Tomorrow morning, on Thursday, June 18, around the time of daybreak in Massachusetts, the Vatican will be releasing Pope Francis’ encyclical on ecology and climate change. This long-form, authoritative teaching, entitled “Praised Be: On the Care of Our Common Home,” will examine the inseparable connection between climate change, ecological crisis, and poverty from a Catholic perspective. As I posted two weeks ago, no previous encyclical prior has generated as much attention or backlash, which has included eager outpourings, an anti-encyclical conference, and even one absurd viral video.
First and foremost, the pontiff’s encyclical will be a staunch declaration of climate change as a fundamentally moral crisis, an issue with deep historical roots in Catholic social teaching. As with these 7 Papal Encyclicals that Changed the World, the Pope’s climate encyclical will reshape the way that 1.2 billion Catholics interact with climate change as a challenge of their faithfulness.
Francis’ climate encyclical is as well-timed as it is historic. Dropping like manna from heaven, the two hundred or so pages of the encyclical predate the pope’s address to a joint session of congress in September.
In this, the pope’s actions join a litany of new stories in the past year that have energized momentum around climate change. The forthcoming teaching arrives on the heels of last week’s breaking news: the G7 commitment of highly industrialized nations to vigorously tackle climate change and to fund mitigation measures in the developing world. The encyclical follows the US-China climate deal this past November, an arms treaty-scale bargain for real emissions reductions as well as a symbol of climate cooperation between the developed and developing worlds, which an LSE study last week found has China is five years ahead of its own schedule.
These pickings comprise a harvest season of positive change on climate change that included the superabundant bouquet of windmills, Earth puppets, t-shirts and protest signs that marched in New York this September. The encyclical, together with these other forces, creates a momentous push “for a universal climate agreement” at the much-anticipated COP21/CMP11 United Nations climate negotiations in Paris this upcoming December.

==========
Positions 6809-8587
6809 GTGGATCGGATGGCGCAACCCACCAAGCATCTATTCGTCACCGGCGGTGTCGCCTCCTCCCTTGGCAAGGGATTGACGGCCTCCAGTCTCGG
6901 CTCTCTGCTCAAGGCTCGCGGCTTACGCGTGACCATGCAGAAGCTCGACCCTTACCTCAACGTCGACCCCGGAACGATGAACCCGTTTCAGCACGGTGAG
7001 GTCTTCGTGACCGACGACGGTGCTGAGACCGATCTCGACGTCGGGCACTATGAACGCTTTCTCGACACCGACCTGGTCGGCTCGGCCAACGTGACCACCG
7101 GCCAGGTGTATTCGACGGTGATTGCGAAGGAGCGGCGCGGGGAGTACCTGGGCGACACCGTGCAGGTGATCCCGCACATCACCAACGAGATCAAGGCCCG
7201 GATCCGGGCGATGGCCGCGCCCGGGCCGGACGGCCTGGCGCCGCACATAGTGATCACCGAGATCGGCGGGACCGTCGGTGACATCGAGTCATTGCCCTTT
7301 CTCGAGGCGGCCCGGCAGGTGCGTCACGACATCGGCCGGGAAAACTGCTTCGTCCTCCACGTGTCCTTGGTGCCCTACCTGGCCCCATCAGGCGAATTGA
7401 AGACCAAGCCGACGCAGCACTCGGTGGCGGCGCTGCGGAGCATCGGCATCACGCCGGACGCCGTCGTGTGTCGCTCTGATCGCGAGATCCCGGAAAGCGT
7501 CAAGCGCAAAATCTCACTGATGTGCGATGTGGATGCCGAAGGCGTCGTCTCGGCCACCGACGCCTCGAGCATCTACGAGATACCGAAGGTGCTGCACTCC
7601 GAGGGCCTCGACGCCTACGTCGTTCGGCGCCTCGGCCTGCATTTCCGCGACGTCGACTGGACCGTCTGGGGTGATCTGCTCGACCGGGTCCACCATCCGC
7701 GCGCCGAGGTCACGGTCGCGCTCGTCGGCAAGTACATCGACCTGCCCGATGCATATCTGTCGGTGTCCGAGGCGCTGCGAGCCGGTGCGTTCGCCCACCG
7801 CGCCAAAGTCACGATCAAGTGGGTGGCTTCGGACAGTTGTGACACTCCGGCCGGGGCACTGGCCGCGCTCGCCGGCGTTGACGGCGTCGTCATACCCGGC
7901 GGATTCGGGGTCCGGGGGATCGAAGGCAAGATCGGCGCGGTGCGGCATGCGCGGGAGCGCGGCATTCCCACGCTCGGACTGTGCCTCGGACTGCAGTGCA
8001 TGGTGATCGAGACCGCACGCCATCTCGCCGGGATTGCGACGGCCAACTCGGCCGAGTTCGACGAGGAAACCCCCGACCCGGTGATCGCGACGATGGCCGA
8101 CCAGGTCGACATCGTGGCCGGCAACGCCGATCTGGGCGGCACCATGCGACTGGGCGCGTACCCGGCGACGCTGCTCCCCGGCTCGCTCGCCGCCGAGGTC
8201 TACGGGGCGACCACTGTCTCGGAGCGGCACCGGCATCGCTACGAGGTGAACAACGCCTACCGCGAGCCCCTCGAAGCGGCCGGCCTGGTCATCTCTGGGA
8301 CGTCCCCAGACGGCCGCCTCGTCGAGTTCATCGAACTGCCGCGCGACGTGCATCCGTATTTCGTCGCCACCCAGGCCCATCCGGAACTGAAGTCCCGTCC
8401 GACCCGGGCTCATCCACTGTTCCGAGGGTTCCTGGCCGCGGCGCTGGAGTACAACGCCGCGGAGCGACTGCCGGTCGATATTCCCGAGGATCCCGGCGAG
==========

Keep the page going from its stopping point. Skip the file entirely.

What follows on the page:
What is the pope’s angle on climate change? Throughout his Petrine ministry, Francis has continually emphasized the importance of environmental stewardship, often through the lens of necessity for a preferential option for the poor:
“Please, I would like to ask all those who have positions of responsibility in economic, political and social life, and all men and women of goodwill: let us be 'protectors' of creation, protectors of God’s plan inscribed in nature, protectors of one another and of the environment.”
Pope Francis' inaugural homily, Solemnity of St. Joseph, March 19, 2013. (Source: the Holy See.)
“Safeguard Creation. Because if we destroy Creation, Creation will destroy us! Never forget this!”
Homily during mass on May 21, 2014. (Source: Vatican News Service.)
“We must do what we can so that everyone has something to eat, but we must also remind the powerful of the Earth that God will call them to judgment one day and there it will be revealed if they really tried to provide food for Him in every person and if they did what they could to preserve the environment so that it could produce this food.”
For opening mass of Caritas general assembly, May 12, 2015. (Source: the Guardian.)
From all appearances, the pontiff will be pulling no punches with his historic encyclical, either. Climate Progress shares highlights translated from the Italian draft of the encyclical that leaked two days ago:
“A truly ecological social approach should integrate justice in discussions about the environment.”
“Never have we mistreated and offended our common home as we have in the last two centuries.”
“Unfortunately, if we scan the regions of our planet, we immediately see that humanity has disappointed God’s expectations.”
“The warming caused by the enormous consumption of some wealthy nations has repercussions in the poorest places on the planet.”
The pope’s bold words create a space for us all to echo his moral sentiments in the language of our own faith traditions.
Tomorrow, share the Pope’s encyclical with your pastor and request that they follow suit! Ask your pastor to preach as part of the New Awakening: Season of Prophetic Climate Witness, adapting the message of climate change as a moral issue into the parlance of your own congregation. The beginning of this season of prophetic action on climate change (launching on St. Francis Day, no less) is nearly concurrent with the Pope’s unprecedented address to congress, and anticipates the COP 21 climate talks. So let a sermon to your congregation join the cornucopia of climate actions this year, and help make 2015 the year we as a world collectively commit to turn ourselves around – to metanoia, repentance – on climate change.
Visit the Encyclical page on Climate Witness for a link where the encyclical will be posted tomorrow, as well as links to social media guides, with suggested uses for the hashtags #PraisedBe and #OurCommonHome.
Patrick Cage served as environmental intern at the Massachusetts Conference, UCC for six months in early 2015. He is a recent graduate of Yale College where he was an environmental studies major with a concentration in religion and the environment,